In this week’s piece I want to focus specifically on the dangers of drinking alone in the house. Reading that opening sentence, to a lot of people this will be an alien concept to them. I know many people who don’t drink at all in the house and would never consider doing it. One of the issues you face at home is that you are the landlord, there is no closing time. No last orders. This was very much the way I looked at it. Whatever I bought was there to be drank no matter how much that was. On some nights I could stay up the majority of the evening and drink until the early hours of the morning. Then sleeping in the next day waking up and feeling horrendous from it. I think for those of us who have drank at home it’s a very easy cycle to get mixed up in. You can find any excuse to have a drink. You have had a bad day, or you have had a good day. It’s Thursday night so it’s Friday tomorrow. It’s the weekend so I can have even more because I don’t have anything to be up for in the morning. Honestly, you can find any reason you want, and we can justify it all in our heads. When I was feeling especially low towards the back end of last year and early stages of 2022, I was drinking every night at home unbeknown to anyone else. That is the problem with it, it is very easy to hide from people when you live alone. My advice to anyone who is thinking that their drinking habits are maybe at the wrong end of the scale is to stop drinking at home. Limit yourself to only having a drink when you are socialising with others and don’t become a solitary drinker. That is my advice given from my own experience. I don’t believe I am capable of moderating my drinking hence taking the decision to give it up completely. If you want to drink responsibly then I think cutting out those midweek beers or glasses of wine are a great step to achieving that.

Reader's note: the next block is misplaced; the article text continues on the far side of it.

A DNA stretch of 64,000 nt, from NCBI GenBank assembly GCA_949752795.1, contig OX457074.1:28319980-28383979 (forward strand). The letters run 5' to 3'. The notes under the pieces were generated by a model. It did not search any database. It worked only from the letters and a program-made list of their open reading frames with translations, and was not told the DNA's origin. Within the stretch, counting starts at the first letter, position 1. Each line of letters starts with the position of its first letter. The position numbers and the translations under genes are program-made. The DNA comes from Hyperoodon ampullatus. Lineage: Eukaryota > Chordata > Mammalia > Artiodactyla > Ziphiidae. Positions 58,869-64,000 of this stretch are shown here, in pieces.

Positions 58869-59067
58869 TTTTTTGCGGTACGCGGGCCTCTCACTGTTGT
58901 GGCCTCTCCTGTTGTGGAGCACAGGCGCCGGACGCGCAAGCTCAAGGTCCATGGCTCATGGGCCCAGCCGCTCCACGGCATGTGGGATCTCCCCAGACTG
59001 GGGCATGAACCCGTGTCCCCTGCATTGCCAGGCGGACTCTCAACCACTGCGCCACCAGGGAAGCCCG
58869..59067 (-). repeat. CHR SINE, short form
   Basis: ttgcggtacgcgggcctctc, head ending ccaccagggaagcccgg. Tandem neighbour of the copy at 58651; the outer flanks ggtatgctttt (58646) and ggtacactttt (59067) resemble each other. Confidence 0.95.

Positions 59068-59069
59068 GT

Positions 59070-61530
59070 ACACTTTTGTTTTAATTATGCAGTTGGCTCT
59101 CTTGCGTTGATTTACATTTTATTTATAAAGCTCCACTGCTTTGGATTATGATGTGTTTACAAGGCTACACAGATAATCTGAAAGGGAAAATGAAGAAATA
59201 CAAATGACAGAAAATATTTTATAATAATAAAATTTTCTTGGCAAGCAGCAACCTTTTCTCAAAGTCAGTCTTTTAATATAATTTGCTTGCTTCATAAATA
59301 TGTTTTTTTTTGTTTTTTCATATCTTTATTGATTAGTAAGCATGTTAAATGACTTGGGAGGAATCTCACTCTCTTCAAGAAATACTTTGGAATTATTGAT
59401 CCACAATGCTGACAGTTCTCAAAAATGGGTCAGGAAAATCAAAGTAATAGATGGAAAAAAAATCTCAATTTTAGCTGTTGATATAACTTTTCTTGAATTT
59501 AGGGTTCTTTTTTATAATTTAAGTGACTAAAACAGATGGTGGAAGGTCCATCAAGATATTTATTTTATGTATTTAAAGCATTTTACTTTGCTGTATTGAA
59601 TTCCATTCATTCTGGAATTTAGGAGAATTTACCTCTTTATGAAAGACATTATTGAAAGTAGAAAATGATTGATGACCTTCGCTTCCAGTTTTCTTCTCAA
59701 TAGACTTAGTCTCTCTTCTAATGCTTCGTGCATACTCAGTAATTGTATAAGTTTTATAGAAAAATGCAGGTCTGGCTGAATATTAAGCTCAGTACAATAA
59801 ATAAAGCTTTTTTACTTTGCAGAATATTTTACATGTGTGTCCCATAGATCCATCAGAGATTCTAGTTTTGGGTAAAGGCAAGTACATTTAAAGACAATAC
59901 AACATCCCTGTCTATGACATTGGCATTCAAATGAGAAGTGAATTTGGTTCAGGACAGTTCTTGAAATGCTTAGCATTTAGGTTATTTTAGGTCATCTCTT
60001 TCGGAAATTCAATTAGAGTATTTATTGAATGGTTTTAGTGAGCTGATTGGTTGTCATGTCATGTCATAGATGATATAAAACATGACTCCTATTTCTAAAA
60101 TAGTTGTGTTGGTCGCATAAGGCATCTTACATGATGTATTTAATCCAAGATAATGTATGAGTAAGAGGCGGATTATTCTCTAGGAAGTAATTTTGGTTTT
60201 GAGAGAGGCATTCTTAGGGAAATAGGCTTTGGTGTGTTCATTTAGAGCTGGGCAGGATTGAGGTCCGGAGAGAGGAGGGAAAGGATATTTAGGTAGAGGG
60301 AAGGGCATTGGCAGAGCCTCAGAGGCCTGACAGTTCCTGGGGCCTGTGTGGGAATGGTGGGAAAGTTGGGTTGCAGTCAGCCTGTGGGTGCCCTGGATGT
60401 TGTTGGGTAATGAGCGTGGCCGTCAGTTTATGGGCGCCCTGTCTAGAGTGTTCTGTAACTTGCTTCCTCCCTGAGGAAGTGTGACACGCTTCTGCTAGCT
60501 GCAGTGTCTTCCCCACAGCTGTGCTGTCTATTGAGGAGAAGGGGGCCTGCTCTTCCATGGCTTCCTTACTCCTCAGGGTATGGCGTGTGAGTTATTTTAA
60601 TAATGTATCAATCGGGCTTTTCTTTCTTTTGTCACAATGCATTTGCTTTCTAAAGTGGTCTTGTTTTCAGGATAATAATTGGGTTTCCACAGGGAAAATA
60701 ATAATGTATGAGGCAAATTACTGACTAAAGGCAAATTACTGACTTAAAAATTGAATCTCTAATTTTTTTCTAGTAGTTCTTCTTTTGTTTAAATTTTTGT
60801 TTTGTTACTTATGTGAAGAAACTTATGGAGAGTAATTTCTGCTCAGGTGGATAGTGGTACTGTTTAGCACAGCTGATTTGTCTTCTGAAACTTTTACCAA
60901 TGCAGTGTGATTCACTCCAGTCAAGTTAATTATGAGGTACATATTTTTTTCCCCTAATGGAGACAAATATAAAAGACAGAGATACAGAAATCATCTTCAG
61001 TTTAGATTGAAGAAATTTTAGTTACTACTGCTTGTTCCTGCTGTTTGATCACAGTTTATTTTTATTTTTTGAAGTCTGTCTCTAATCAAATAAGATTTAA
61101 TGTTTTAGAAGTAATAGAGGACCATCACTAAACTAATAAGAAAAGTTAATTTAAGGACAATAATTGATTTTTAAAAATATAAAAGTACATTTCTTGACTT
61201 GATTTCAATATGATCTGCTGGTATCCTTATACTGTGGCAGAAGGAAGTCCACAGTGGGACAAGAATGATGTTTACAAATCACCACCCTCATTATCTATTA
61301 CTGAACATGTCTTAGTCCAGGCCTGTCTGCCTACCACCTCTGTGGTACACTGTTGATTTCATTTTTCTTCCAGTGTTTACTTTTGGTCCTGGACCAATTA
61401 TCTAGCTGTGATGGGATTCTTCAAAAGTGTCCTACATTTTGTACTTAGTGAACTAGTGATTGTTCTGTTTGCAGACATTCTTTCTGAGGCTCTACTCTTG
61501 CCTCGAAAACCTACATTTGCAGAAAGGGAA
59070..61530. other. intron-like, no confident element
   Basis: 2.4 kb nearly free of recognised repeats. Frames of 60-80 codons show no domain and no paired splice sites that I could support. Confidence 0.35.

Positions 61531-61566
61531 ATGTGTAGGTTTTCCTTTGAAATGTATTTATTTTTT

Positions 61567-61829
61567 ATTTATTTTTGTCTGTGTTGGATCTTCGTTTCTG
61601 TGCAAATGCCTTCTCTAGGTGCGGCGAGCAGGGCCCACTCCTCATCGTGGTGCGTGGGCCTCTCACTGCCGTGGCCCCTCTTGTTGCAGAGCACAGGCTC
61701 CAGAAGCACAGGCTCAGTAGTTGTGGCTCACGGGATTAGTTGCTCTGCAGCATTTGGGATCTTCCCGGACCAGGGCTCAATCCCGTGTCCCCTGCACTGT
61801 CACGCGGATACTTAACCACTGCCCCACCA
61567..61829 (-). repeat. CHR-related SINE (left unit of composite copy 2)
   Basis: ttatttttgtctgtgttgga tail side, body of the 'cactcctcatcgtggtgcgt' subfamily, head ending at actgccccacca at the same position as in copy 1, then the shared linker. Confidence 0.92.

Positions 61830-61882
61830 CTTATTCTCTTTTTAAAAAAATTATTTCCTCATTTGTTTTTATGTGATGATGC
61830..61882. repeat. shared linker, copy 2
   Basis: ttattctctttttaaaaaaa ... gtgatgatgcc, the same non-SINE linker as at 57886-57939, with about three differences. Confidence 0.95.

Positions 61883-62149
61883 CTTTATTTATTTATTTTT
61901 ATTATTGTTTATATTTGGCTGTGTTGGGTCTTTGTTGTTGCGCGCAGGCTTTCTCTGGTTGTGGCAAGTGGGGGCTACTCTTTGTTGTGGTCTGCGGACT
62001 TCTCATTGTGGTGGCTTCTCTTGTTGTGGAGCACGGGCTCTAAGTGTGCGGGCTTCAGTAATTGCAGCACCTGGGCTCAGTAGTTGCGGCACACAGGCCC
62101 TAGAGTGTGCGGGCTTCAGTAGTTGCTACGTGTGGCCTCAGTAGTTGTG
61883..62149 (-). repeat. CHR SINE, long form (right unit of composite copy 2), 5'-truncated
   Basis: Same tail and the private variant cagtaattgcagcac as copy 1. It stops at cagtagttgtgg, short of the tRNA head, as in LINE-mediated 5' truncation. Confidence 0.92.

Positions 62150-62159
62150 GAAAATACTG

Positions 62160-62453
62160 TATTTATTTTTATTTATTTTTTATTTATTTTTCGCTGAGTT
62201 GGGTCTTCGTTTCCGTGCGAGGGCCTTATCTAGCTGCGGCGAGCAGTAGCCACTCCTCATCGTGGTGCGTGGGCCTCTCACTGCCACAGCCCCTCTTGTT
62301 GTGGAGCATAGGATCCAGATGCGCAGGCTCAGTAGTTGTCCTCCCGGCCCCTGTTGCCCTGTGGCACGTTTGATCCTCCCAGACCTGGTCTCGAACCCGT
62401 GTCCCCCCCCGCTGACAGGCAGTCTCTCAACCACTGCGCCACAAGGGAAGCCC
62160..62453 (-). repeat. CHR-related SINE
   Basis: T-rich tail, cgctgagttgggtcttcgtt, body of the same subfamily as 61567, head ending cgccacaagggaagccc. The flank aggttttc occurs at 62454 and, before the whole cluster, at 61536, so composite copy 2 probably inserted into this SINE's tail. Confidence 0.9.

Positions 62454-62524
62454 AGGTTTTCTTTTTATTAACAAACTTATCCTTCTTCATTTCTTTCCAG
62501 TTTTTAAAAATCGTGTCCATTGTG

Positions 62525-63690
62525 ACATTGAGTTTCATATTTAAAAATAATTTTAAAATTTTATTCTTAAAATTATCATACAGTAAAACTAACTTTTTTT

If you are a regular drinker at home, then this could be part of a larger issue that needs to be addressed. I think a lot of my use of alcohol at home was sometimes through boredom and then it became very habitual. I would regularly think that by doing this I would be enhancing my downtime in the evening whereas in fact, it was the opposite. The negative effects of the next day would be the usual feeling tired (hungover) and not functioning as well as I could do throughout that day. My moods would be low, and my mental health would continue to slip. After a heavy night the next day my sleep pattern would be shot to pieces. I would always feel tired by the evening time and unless I drank again, I would not be able to get to sleep. I think a lot of that was down to the negative thoughts I was usually experiencing about myself and my life because of the depressant I was guzzling down my neck. I remember back in 2013 after going through quite a traumatic break up (yes another one – more on this soon) that I was drinking up to two bottles of wine a night and then getting up and going to work the next day. I don’t even know how I was doing it. Probably being a little bit younger the hangovers weren’t as severe as they were latterly. Two bottles of wine, looking back that is just horrific. I felt low from the break up and medicated heavily with Barefoot Pinot Grigio, a lovely drop of wine to be fair. It isn’t the answer of course, drinking is not the answer to any problems which I think we are all acutely aware of, but it is the easiest substance we can get our hands on.